You are here: Home / Science / A dynamically cold disk galaxy in the early Universe

A dynamically cold disk galaxy in the early Universe

 

 

In a recent paper, Rizzo and collaborators present an image reconstruction of a dynamically cold, highly star-forming, rotating disk in galaxy SPT–S J041839–4751.9, at redshift z = 4.2, which is strongly gravitationally lensed by a foreground galaxy at z = 0.263.

The top panel shows the emission of the 158-μm fine-structure line of ionized carbon [C II] integrated across a velocity range of 721 km s−1 (zeroth-moment map), as observed with ALMA. The beam size, shown as a white ellipse on the lower left corner, is 0.19″ × 0.17″ at a position angle of −85.22°.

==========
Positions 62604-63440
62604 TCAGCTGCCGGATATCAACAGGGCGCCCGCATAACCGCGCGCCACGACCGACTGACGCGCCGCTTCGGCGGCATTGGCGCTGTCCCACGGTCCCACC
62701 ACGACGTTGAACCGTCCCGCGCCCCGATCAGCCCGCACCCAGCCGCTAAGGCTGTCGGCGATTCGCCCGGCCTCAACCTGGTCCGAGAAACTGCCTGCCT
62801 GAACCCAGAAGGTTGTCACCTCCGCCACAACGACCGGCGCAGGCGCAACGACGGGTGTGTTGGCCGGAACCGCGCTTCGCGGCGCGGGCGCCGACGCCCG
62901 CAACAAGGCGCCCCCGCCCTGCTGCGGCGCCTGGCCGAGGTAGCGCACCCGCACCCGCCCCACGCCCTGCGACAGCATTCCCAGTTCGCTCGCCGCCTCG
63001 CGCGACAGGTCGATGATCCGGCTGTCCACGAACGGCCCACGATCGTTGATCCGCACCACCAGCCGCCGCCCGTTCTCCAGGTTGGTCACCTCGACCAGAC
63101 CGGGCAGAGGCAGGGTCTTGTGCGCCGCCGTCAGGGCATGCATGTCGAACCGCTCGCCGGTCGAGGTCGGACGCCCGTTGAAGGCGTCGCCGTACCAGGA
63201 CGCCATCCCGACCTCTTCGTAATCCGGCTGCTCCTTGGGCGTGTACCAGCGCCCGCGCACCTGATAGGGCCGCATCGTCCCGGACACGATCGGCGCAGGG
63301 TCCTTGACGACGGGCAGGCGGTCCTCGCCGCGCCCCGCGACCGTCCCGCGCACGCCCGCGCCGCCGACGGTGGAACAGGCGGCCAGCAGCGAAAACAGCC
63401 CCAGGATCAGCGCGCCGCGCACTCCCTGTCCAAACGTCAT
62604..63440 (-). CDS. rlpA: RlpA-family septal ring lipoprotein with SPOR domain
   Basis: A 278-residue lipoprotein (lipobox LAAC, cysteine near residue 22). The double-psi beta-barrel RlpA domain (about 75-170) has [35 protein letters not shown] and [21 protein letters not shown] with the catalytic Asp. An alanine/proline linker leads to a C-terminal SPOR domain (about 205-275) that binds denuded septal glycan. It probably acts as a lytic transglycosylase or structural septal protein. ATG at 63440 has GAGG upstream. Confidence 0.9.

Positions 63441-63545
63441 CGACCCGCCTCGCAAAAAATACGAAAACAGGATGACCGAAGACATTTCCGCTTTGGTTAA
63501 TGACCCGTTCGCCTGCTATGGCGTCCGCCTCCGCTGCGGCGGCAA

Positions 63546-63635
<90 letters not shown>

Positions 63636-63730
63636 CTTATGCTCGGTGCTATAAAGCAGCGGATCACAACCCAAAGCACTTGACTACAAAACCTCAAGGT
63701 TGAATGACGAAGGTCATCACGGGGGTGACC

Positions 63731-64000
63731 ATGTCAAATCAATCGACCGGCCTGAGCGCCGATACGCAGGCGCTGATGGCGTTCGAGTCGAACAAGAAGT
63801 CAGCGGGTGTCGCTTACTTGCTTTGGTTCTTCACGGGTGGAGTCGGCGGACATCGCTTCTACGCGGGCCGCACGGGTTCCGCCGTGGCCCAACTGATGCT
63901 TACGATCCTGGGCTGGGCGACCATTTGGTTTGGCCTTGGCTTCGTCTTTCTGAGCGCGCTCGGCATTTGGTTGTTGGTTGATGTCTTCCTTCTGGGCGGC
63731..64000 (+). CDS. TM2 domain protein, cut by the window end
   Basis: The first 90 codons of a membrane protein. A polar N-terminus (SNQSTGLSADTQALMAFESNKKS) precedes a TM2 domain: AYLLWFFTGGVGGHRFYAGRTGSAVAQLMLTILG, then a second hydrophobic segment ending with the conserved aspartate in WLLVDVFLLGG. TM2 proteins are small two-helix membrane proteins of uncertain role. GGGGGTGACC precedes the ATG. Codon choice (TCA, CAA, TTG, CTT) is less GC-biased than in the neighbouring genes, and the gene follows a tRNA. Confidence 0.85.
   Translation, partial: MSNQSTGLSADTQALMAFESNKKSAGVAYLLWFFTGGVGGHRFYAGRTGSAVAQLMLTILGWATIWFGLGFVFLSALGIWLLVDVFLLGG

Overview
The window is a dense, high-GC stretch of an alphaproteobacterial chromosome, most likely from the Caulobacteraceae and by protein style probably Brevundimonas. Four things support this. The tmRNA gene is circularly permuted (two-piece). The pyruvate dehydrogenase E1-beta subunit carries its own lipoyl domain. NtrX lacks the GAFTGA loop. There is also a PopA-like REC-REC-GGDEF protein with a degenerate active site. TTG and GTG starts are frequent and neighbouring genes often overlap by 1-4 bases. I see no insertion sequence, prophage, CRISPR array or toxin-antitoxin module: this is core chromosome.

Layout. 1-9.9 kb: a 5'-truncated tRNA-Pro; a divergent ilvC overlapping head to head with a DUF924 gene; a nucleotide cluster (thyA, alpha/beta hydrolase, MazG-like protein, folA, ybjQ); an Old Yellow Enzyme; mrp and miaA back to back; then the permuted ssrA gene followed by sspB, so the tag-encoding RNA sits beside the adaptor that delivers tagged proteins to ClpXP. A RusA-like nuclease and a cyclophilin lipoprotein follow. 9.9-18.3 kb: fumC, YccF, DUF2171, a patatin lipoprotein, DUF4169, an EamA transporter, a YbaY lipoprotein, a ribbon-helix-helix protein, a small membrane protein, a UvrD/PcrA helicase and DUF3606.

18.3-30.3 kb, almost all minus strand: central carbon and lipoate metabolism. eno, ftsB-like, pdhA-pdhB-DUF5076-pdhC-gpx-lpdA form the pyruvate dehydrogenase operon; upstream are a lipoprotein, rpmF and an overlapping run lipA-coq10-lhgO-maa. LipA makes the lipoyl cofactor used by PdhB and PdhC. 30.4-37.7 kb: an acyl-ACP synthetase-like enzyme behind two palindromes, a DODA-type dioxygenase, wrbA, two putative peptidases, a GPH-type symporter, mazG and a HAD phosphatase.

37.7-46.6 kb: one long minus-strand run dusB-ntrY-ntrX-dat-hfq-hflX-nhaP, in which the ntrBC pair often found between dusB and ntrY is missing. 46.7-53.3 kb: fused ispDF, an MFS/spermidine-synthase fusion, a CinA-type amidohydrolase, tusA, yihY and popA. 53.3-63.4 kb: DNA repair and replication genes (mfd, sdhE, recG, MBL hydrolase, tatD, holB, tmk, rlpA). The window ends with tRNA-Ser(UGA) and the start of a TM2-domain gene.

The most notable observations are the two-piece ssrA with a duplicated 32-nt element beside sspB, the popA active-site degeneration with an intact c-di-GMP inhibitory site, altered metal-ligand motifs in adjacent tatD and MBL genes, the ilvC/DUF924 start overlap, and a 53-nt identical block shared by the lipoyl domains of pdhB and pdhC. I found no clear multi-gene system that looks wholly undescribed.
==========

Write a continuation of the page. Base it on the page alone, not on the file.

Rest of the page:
The reconstructed image of the z=4.2 galaxy is shown in the bottom panel: it is a typical dusty starburst, with global star-forming and dust properties that are in agreement with current numerical simulations and observations. The authors also derived a rotation curve with the typical shape of nearby massive spiral galaxies, which demonstrates that at least some young galaxies are dynamically akin to those observed in the local Universe, and only weakly affected by extreme physical processes.